University City

Goodwill opens new tech store on North Tryon

The Grid…Powered by Goodwill recently opened its doors to the public.

Goodwill celebrated the grand opening May 31 for its experiential store, a destination that is sure to be unique.

Michael Elder, Goodwill’s president and CEO, and Greg Phipps, Charlotte City Council member for District 4, were on hand to christen the 6,000-square-foot technology hub at 9605 N. Tryon St.

The store replaces Goodwill’s Computer Works store on Freedom Drive, which is now closed. The staff at Computer Works has been moved to The Grid.

The new store will offer shoppers the same variety of desktop and laptop computers, flat-screen TVs and gaming systems as Computer Works, as well as new products like audio components, portable chargers, phone and tablet accessories, retro games, gaming consoles and controllers.

Brand-new merchandise and refurbished equipment and devices will be available to shoppers, enabling Goodwill to maintain its commitment to affordable prices. The new store will employ 15 people initially.

Inspired by a strong belief in what The Grid could be, Goodwill team members went to the 2014 International Consumer Electronics Show in Las Vegas in January and gathered ideas about how to expand the popular Computer Works store.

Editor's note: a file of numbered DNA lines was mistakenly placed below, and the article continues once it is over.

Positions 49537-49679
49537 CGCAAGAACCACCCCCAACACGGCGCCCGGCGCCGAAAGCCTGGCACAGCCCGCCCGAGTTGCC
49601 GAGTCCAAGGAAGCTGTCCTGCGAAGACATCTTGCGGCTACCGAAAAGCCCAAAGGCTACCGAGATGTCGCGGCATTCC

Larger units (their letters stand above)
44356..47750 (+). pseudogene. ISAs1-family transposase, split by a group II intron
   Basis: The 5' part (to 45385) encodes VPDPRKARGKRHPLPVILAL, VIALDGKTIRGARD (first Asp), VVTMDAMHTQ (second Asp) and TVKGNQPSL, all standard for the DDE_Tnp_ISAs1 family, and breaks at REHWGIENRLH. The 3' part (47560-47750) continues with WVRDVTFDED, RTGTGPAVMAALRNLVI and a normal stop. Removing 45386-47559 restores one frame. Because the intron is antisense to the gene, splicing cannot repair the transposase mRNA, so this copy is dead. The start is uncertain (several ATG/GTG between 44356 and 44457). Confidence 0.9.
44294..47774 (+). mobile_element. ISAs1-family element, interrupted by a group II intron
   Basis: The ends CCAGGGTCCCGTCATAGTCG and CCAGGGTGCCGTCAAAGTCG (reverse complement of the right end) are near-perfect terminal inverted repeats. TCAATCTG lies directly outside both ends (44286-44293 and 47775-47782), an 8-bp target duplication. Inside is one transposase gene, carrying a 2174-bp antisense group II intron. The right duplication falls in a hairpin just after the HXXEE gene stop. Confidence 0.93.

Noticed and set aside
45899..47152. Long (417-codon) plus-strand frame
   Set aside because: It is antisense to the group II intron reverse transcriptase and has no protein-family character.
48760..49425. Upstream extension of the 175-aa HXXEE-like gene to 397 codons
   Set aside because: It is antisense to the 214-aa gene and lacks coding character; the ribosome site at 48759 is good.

Goodwill plans to use The Grid to develop partnerships with local science, technology, engineering and math schools, as well as to leverage its location near UNC Charlotte.

The Grid has many products and accessories to attract the technology neophyte and the tech-savvy alike. One offering sure to dazzle all is the Oculus Rift.

This virtual-reality gaming system allows users the chance to feel the thrill of riding an underground roller coaster and other activities. Though it won’t be available on the consumer market until 2015, visitors to The Grid can experience it in the store now.

By offering a way for people to donate their computers and other electronic devices, The Grid is helping to minimize the damaging effect of electronics waste on the environment while also promoting Goodwill’s stated mission of “Changing Lives Through the Power of Work.”

When computers are donated, they are first evaluated by technicians in Goodwill’s Electronic Recycling Training Program. Some systems in working condition are then refurbished to be resold at The Grid, which provides paid training opportunities and solid work experience to program participants.

The Grid…Powered by Goodwill is open 9 a.m.-9 p.m. Mondays-Saturdays and noon-7 p.m. Sundays.

“When you look at the total economic impact in terms of wages, taxes and purchasing power, this one location will have a significant impact on the local economy,” said Elder.